It is not enough to know that locked doors are a good thing. You actually have to get up off of the couch and lock the door. If your research shows that homes with exterior lights and a pet dog are least likely to get invaded, you install the exterior lights and then go shopping for a dog you can live with. Perhaps you decided that you would be safer if you owned a gun, so you have purchased a gun for self-protection. Does buying a gun keep you safe? No. Owning a gun, or even carrying a gun with you wherever you go, will not keep you safe by itself. The back of your mind knows this; that is one reason why psychoactive dreams and daytime reveries are common among new gun owners. The gun is a uniquely useful tool, but it cannot act on its own to protect you. That is why most experienced handgun carriers will tell you that your real safety comes from within, from your own knowledge and skill and the willingness to fight if need be.

So simply purchasing a gun will not quiet your fears for long. But making the internal determination that you will fight back if you must, and then getting the skills and training you need in order to do so effectively, will very likely lay your fears to rest.


The final step, as incongruous as it sounds, is to get on with your life. Once you have set your safety measures in place–whatever those safety measures might be, whether they are passive measures like better locks or active measures, such as a lifestyle of paying attention and being alert–it is time to let go of your fear and focus your mind on more positive thoughts.
A lifestyle of awareness is not about fear, by the way. It’s about life, and living life to the fullest.

It’s about paying attention to the world around you, walking through life with your eyes wide open and your senses fully extended, seeing the details that other people miss. It’s about smelling the roses, cherishing the daffodils, and never accidentally stepping on the bee that’s hiding in the clover.

As Tim Schmidt, president of USCCA, says, "The whole idea of proper preparedness and a healthy, second-nature sense of awareness is to allow your mind to think about the important things in life." Fear doesn’t have to run your life, and in fact it should not run your life. It is simply a welcome ally in the quest to live safely, secure in the knowledge that you are able to protect yourself.

SIDEBAR: Nightmares and Dreams: A new shooter often found herself fighting off recurring nightmares and vivid dreams about guns and self-defense. Night after night, she battled shadowy bad guys, reaching for her gun only to find it missing. Or she drew the gun, and it would not fire no matter how hard she pulled the trigger. A masked intruder entered her dreams, and she stood frozen, unable to lift the gun to fire at him, even as he reached for one of her children. The dreams made her feel puzzled, powerless and angry. She was frustrated about her interrupted sleep, and worried that the dreams meant something was really wrong with her.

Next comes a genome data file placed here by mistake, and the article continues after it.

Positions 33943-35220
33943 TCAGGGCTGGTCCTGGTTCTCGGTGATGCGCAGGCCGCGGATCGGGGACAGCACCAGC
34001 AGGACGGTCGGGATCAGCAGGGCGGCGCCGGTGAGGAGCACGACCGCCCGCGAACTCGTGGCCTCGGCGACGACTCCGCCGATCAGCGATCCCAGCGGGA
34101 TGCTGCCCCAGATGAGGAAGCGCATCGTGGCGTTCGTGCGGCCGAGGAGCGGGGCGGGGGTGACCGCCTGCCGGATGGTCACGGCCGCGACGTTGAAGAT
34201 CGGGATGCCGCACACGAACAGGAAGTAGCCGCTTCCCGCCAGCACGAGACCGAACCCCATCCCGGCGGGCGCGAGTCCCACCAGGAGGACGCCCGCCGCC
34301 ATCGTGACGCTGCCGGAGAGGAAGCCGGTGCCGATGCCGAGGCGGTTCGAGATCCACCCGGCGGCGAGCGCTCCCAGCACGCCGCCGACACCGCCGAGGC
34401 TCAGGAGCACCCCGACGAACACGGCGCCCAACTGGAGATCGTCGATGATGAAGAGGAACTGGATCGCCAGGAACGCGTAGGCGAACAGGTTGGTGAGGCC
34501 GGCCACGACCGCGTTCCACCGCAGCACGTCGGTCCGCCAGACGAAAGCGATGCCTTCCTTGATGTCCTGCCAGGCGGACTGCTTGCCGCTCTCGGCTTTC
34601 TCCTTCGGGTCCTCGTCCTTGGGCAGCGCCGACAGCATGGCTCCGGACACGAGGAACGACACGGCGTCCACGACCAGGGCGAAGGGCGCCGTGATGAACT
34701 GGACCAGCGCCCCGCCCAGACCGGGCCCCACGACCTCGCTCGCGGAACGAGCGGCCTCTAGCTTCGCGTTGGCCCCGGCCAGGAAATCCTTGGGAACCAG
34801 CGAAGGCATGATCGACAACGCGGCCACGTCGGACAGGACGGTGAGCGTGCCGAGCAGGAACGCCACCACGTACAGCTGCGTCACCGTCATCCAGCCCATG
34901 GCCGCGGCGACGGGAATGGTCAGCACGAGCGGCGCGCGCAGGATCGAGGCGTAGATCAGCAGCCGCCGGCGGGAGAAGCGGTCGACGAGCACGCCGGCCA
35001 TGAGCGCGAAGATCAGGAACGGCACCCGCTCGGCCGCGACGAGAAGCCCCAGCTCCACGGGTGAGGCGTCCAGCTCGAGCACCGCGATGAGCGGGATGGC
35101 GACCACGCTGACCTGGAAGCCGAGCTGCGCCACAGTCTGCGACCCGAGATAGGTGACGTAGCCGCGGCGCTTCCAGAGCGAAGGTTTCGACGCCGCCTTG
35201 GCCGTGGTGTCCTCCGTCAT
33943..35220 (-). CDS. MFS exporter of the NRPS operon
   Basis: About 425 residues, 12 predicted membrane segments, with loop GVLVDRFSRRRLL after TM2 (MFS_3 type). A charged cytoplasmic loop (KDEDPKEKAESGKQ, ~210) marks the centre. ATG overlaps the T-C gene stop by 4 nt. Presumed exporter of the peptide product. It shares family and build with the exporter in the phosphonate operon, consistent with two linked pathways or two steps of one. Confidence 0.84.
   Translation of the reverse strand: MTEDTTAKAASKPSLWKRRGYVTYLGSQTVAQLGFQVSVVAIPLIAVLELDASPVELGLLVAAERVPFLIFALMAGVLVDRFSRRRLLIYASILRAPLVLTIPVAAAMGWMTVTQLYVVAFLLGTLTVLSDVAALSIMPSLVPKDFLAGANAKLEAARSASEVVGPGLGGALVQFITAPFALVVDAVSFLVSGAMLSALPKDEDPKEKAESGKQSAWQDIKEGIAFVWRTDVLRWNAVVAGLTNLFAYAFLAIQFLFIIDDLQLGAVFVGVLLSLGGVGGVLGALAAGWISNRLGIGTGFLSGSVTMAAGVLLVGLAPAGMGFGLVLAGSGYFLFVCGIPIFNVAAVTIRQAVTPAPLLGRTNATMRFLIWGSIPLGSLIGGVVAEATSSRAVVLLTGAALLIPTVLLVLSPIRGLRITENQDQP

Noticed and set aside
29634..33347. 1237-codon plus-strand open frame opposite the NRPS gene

This isn’t an uncommon tale. A fairly high percentage of those who venture into the self-defense world as adults will experience some level of sleep disruption as the subconscious mind struggles to integrate new thought patterns and organize the new information. Our brains are wired to process new information all the time, not merely when we are awake. The more fundamental the new information, the more the brain struggles to integrate it with what is already there. Learning to cope with these active dreams can be an ongoing challenge, but it is possible to tap into such dreams and make them work for you. Here’s how:

• Find a comfortable place. This can be your own bed, immediately after you awaken from the dream, or it can be an easy chair or a comfortable couch the next morning.

• Relax. Consciously slow your breathing as you deliberately let go of muscle tension.

• Visualize. Once you have relaxed, allow the dream to replay itself as a movie in your mind. Visualize each small detail, every bit of it, and don’t shy away from anything. Accept the dream and the fear contained within it.

• Take control. As your reverie reaches the climax of your dream, the part that woke you up, take control, changing key details. Rather than visualizing being frozen in fear, visualize yourself reacting with calm confidence. Picture yourself calmly reaching for your firearm and drawing it smoothly, doing what is necessary to stop the imminent attack. Consciously feel capable and strong. Hear your steady voice command the attacker to stop. If necessary, visualize pulling the trigger smoothly with the front sight centered on the attacker’s chest, and visualize the gun responding as it should.

• Fix what you need to. As you allow the changed storyline to play out in your mind, you may discover that you do not know what to do in the event that an attacker does some specific thing (enters from the dining room window, perhaps). This is your opportunity to spot holes in your defensive plans that your conscious mind may not yet be aware of. If necessary, figure out what you will do to patch these holes and then visualize yourself doing those things.
Visualization really works, both to erase the immediate sting of the nightmare, and to reprogram your mind to fight and win if you must. Together with sensible safety precautions to allay your conscious fears, careful visualization can help put your nightmares to sleep for good.

This article was provided by our friends at the United States Concealed Carry Association. To get their free email publication Armed American click here.